I hauled out my Alta booklets lately and went looking online for another that I had seen in the New York Poetry House library – and found it. I have always liked the stolid bulldozer of her in Burn This Memorize Yourself. And I got a new Maureen Owen book and again pulled out old ones (as I have rearranged my library and excavated through piles and piles of books, weeding and shelving and shedding an entire piano’s worth of worthlessness, to make room for Oblomovka). Lucky find, and lucky remembrance, also from my trip to New York last year with its unsatisfactory visit to the Bowery Poetry Club — but there, in a lonely shelf of used books that were utter crap that I laughed at with qatipay by my side, I found Untapped Maps and was riveted to the spot till I had finished the book (with some sort of Erotic Poetry Happening happening all around me). Reading Owen was horrifying because until then I felt pleasantly maverick. I read AE later and realized so many things in common, leaps of thought and language in parallel, similar tracks. The relationship built across time and unreality! So that’s horrifying, understand, yet beautiful and made me cry with happiness because I feel less alone (as a poet). The beautiful similarities to the long and short airy eddies from Elvira Hernandez — I would like to send Owen my translations — and then spinning off into curls of density — and then her moments of solidness ringing true as, say, Piercy’s don’t for me. The thought that I might be thought to copy her upsets me. At least it is better than people drivelling about “the female Ginsberg” not that I don’t love it but WTF… as if.

But that moment holding the battered 20 year old copy of Untapped Maps in my hands was beautiful also if you think of all the small books that are to some extent neglected and you might think what’s the point, or where do they go, or are they dead. No! They might be lighthouses in the fog, and a distant in time person will hold them and cry a little with relief that not all poetry is damned boringly all the same as all the other poetry of its time. As I felt with some of the issues of Alcatraz and especially Wanda Coleman’s stuff in there. Think of the mountain, the dead weight, of awfully dull magazines! Think how nice it will be when some future poet-eating woman cradles your quite unexpectedly excellent little book in her hands. Send out those time travellers!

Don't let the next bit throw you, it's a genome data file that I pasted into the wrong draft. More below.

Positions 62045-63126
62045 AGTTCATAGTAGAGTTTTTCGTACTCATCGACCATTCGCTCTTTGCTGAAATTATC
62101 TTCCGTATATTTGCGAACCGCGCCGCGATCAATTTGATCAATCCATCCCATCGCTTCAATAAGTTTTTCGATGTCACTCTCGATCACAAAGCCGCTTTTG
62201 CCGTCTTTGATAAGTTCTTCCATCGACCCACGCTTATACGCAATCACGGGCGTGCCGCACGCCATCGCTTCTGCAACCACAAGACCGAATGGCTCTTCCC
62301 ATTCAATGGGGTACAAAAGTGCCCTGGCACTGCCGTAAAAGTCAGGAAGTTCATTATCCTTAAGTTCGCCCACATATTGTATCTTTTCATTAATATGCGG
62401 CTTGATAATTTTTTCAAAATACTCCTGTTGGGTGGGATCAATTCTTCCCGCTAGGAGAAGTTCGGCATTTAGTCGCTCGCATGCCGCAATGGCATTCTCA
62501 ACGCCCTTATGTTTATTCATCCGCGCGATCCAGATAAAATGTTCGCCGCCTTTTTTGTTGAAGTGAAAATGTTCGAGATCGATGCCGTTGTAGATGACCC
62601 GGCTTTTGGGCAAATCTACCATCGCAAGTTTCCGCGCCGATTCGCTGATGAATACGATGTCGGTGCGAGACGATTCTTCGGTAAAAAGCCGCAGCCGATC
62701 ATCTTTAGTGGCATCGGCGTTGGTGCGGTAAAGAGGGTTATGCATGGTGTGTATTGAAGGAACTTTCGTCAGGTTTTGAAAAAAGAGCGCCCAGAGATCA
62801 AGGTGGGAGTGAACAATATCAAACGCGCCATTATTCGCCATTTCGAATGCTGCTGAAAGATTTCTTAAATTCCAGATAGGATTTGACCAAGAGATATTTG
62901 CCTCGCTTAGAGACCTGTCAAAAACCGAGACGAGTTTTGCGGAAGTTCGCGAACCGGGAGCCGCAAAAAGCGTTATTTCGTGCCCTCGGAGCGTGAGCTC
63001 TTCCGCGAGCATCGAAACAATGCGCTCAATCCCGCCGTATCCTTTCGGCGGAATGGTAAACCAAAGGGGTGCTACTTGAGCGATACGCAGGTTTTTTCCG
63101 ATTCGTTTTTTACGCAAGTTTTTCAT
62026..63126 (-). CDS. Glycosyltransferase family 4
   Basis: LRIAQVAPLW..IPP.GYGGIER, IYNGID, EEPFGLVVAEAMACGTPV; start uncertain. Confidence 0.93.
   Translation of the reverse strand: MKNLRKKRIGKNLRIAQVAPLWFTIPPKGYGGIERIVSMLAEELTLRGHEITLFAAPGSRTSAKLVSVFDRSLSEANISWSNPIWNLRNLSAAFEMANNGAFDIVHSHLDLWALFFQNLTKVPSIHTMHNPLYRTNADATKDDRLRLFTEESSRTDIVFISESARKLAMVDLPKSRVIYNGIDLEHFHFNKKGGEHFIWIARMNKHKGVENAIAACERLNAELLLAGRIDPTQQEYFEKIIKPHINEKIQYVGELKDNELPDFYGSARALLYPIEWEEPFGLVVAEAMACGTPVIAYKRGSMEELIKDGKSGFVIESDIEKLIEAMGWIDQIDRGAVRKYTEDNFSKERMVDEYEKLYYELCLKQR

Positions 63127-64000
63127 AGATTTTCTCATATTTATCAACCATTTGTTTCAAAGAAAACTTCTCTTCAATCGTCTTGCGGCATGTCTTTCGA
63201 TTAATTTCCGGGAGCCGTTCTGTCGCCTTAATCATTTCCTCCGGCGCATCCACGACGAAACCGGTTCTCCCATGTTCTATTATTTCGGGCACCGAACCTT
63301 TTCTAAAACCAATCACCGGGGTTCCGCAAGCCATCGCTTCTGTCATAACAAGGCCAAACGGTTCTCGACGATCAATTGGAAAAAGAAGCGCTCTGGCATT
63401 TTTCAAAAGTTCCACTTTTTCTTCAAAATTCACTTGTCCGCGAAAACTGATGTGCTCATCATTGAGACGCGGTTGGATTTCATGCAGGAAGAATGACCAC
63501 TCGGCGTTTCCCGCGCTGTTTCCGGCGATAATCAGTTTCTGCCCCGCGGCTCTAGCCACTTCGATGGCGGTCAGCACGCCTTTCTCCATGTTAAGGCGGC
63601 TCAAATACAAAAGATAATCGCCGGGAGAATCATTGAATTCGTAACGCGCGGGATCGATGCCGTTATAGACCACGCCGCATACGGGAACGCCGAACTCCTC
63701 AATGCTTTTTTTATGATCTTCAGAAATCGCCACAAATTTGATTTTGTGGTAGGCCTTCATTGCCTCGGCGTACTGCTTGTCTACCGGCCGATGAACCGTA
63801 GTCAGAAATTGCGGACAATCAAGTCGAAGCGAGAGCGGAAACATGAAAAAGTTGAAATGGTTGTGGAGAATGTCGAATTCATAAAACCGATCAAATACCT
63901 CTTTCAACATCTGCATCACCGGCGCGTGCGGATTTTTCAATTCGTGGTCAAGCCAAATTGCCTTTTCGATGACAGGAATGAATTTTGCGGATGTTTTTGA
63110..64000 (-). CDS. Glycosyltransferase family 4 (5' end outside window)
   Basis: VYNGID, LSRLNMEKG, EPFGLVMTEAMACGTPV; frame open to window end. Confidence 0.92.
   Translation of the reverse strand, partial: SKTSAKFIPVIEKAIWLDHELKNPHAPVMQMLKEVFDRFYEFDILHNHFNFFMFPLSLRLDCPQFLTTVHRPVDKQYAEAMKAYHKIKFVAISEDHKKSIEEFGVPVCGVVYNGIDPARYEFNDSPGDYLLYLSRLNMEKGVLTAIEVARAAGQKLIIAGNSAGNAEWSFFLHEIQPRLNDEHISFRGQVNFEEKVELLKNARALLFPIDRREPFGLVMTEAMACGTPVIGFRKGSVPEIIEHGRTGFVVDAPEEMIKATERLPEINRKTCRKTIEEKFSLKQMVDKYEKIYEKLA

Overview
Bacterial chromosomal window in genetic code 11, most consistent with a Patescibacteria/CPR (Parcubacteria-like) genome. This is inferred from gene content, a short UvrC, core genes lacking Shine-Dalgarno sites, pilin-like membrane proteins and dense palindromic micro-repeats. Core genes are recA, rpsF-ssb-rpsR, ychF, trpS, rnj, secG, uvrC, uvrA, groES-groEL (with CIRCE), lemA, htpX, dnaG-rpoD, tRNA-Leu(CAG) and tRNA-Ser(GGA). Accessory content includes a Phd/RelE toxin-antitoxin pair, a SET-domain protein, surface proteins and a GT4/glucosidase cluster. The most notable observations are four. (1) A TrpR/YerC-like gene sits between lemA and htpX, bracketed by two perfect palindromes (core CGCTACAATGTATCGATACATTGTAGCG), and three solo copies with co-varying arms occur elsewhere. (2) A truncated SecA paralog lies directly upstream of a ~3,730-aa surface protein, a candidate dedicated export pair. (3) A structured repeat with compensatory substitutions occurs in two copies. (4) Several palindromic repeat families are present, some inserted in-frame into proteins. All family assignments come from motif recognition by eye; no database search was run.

I do think of Greg Hall and how much he would (and might already) dig this crazy chick, certain phrases in particular are very Dirty Greggie, and I want to call him up and get back in touch and send him a xeroxed sheaf with coffee cup stains added accidentally on purpose.

Meanwhile! I’m very excited that a friend introduced me to Maureen Alsop, another translator of Juana de Ibarbourou! I have around 100 poems of Ibarbourou’s, translated in varying degrees of done-ness. Maureen and I had both tackled the Diaria de una isleña, a long prose poem in umpteen sections; one of Ibarbourou’s later works, I think from 1968 or 1969. The arc of Ibarbourou’s writing over her lifetime went from those pantheic exultations, almost-sonnety droplets published in 1919, to her sonnets on Biblical characters, and prayers of the 30s as if to atone; to forays into the surreal in the 40s and 50s, and then grey complex elegies, mad-eyed and Norn-like, in the 1960s and 1970s. Maureen’s and my separate translations of Diary of an Islander felt complementary, and I hope we carry out our collaboration by the sea, and merge versions over endless cups of strong tea and the solace of knowing someone else has loved and inhabited the words we’ve loved by the act of translation.

That’s what’s going on with my poetry and translations; it’s been a while since I’ve said. The translations of some of Carmen Berenguer’s poems from A media asta aren’t out yet; publishing is always slow; maybe the magazine‘s in difficulty? Maybe the difficult typography of that flag poem broke their souls! I hope it comes out soon. No one took my translations of Nestor Perlongher; so again, screw it, I’ll publish them myself in little booklets; I know they’re good and compelling and there is no magic validation needed of some other half-assed clique to rubberstamp it good. Get it out into the world and move on.

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Reading tonight in Oakland

I’ll be reading tonight at the Nomad Cafe in Oakland…

It’s on Shattuck and 65th St., walking distance from Ashby BART. 7:00-9:00.

Serene will read a few poems, then I’ll read my poems and translations, and then a break and an open mike.

like to try a couple of my translations of Nestor Perlongher. They’re strange poems, and they don’t make a huge amount of linear sense, and they work by talking around the subject in baroque fractal image/wordplay digressions. So that the images will all be of starfish and rays of light and greasy film running through a projector and rayon shirts and feather boas, and every word has three meanings and interconnections to other words, but somewhere in the middle you are hit by a blinding realization that the poem is all about the metaphysics of cocksucking. They were VERY hard to translate and I would dig testing them out in front of people. I’ll read some of the short ones in Spanish, but most in English. I’d also like to read a sampling of my translations from the anthology I’m working on – Latin American women poets from 1880-1930.

If that sounds good, then I hope you show up!